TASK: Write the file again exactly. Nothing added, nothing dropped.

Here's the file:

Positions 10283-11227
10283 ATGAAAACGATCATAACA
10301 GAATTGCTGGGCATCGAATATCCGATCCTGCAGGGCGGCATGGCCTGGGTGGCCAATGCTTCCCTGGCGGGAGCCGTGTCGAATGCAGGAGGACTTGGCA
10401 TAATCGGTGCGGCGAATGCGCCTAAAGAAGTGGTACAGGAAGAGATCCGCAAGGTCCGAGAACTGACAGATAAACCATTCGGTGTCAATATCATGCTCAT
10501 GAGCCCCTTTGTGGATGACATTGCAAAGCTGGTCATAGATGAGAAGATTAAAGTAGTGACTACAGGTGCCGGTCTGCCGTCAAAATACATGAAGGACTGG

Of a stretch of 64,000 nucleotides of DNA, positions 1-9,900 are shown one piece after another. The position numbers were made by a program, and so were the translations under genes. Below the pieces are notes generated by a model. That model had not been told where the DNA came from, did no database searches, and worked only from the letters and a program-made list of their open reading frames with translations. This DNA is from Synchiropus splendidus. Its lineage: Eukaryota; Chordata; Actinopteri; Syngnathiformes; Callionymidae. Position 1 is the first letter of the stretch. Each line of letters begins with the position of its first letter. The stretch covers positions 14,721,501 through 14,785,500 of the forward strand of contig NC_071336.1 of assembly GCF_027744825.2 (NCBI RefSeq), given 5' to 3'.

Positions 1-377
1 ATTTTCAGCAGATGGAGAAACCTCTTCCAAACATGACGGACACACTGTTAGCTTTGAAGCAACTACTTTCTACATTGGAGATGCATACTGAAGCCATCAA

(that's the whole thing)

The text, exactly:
Positions 10283-11227
10283 ATGAAAACGATCATAACA
10301 GAATTGCTGGGCATCGAATATCCGATCCTGCAGGGCGGCATGGCCTGGGTGGCCAATGCTTCCCTGGCGGGAGCCGTGTCGAATGCAGGAGGACTTGGCA
10401 TAATCGGTGCGGCGAATGCGCCTAAAGAAGTGGTACAGGAAGAGATCCGCAAGGTCCGAGAACTGACAGATAAACCATTCGGTGTCAATATCATGCTCAT
10501 GAGCCCCTTTGTGGATGACATTGCAAAGCTGGTCATAGATGAGAAGATTAAAGTAGTGACTACAGGTGCCGGTCTGCCGTCAAAATACATGAAGGACTGG

Of a stretch of 64,000 nucleotides of DNA, positions 1-9,900 are shown one piece after another. The position numbers were made by a program, and so were the translations under genes. Below the pieces are notes generated by a model. That model had not been told where the DNA came from, did no database searches, and worked only from the letters and a program-made list of their open reading frames with translations. This DNA is from Synchiropus splendidus. Its lineage: Eukaryota; Chordata; Actinopteri; Syngnathiformes; Callionymidae. Position 1 is the first letter of the stretch. Each line of letters begins with the position of its first letter. The stretch covers positions 14,721,501 through 14,785,500 of the forward strand of contig NC_071336.1 of assembly GCF_027744825.2 (NCBI RefSeq), given 5' to 3'.

Positions 1-377
1 ATTTTCAGCAGATGGAGAAACCTCTTCCAAACATGACGGACACACTGTTAGCTTTGAAGCAACTACTTTCTACATTGGAGATGCATACTGAAGCCATCAA